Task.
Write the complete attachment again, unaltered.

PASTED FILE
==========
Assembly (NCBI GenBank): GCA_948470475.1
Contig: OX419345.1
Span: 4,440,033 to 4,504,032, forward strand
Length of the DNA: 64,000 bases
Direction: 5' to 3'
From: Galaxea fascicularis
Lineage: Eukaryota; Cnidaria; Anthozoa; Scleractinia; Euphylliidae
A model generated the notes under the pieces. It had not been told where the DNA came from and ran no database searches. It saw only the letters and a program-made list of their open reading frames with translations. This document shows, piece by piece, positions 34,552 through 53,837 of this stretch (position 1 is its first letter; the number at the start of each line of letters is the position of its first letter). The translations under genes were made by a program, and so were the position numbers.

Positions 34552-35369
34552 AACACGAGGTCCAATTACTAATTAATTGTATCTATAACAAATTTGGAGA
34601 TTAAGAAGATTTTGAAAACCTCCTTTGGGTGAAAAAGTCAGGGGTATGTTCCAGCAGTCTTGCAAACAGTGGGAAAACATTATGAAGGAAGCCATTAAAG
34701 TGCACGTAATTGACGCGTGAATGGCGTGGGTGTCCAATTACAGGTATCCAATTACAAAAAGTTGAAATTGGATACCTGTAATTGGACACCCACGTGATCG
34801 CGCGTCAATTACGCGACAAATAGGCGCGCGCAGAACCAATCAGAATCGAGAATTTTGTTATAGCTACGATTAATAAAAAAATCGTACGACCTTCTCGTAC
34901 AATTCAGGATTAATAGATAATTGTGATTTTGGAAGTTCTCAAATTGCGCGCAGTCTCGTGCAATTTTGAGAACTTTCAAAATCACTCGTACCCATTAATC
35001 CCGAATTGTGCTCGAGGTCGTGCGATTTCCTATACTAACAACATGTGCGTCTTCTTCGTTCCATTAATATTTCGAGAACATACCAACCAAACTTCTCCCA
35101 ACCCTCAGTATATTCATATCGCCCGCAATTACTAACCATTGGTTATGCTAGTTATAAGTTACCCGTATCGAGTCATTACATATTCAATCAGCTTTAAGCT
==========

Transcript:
Assembly (NCBI GenBank): GCA_948470475.1
Contig: OX419345.1
Span: 4,440,033 to 4,504,032, forward strand
Length of the DNA: 64,000 bases
Direction: 5' to 3'
From: Galaxea fascicularis
Lineage: Eukaryota; Cnidaria; Anthozoa; Scleractinia; Euphylliidae
A model generated the notes under the pieces. It had not been told where the DNA came from and ran no database searches. It saw only the letters and a program-made list of their open reading frames with translations. This document shows, piece by piece, positions 34,552 through 53,837 of this stretch (position 1 is its first letter; the number at the start of each line of letters is the position of its first letter). The translations under genes were made by a program, and so were the position numbers.

Positions 34552-35369
34552 AACACGAGGTCCAATTACTAATTAATTGTATCTATAACAAATTTGGAGA
34601 TTAAGAAGATTTTGAAAACCTCCTTTGGGTGAAAAAGTCAGGGGTATGTTCCAGCAGTCTTGCAAACAGTGGGAAAACATTATGAAGGAAGCCATTAAAG
34701 TGCACGTAATTGACGCGTGAATGGCGTGGGTGTCCAATTACAGGTATCCAATTACAAAAAGTTGAAATTGGATACCTGTAATTGGACACCCACGTGATCG
34801 CGCGTCAATTACGCGACAAATAGGCGCGCGCAGAACCAATCAGAATCGAGAATTTTGTTATAGCTACGATTAATAAAAAAATCGTACGACCTTCTCGTAC
34901 AATTCAGGATTAATAGATAATTGTGATTTTGGAAGTTCTCAAATTGCGCGCAGTCTCGTGCAATTTTGAGAACTTTCAAAATCACTCGTACCCATTAATC
35001 CCGAATTGTGCTCGAGGTCGTGCGATTTCCTATACTAACAACATGTGCGTCTTCTTCGTTCCATTAATATTTCGAGAACATACCAACCAAACTTCTCCCA
35101 ACCCTCAGTATATTCATATCGCCCGCAATTACTAACCATTGGTTATGCTAGTTATAAGTTACCCGTATCGAGTCATTACATATTCAATCAGCTTTAAGCT